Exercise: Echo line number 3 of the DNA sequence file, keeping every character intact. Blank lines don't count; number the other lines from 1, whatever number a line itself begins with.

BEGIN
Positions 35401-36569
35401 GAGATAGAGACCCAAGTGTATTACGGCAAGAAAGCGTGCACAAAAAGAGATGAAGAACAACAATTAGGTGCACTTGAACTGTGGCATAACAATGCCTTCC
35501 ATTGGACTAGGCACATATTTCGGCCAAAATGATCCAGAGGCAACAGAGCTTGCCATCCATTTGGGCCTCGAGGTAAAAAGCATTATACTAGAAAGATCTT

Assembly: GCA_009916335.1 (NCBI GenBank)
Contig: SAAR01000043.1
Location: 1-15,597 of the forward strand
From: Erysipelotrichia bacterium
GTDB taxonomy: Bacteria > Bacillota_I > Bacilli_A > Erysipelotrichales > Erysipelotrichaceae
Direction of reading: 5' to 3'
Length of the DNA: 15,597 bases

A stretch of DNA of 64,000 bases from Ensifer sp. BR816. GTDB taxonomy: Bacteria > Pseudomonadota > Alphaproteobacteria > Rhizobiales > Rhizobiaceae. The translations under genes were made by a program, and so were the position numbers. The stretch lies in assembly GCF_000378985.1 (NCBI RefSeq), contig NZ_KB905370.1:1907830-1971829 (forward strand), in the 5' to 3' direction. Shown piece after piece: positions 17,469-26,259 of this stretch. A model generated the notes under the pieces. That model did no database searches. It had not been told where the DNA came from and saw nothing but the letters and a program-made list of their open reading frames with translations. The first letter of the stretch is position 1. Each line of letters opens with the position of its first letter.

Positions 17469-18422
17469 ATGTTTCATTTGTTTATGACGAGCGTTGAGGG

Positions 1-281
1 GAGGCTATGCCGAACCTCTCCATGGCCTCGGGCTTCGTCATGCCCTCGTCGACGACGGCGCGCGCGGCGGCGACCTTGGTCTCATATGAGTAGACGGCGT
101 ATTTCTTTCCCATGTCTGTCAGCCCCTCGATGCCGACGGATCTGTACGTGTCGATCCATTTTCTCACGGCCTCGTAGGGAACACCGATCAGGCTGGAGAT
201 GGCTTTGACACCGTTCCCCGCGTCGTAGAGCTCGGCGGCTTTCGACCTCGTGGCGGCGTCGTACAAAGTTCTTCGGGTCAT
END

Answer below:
35501 ATTGGACTAGGCACATATTTCGGCCAAAATGATCCAGAGGCAACAGAGCTTGCCATCCATTTGGGCCTCGAGGTAAAAAGCATTATACTAGAAAGATCTT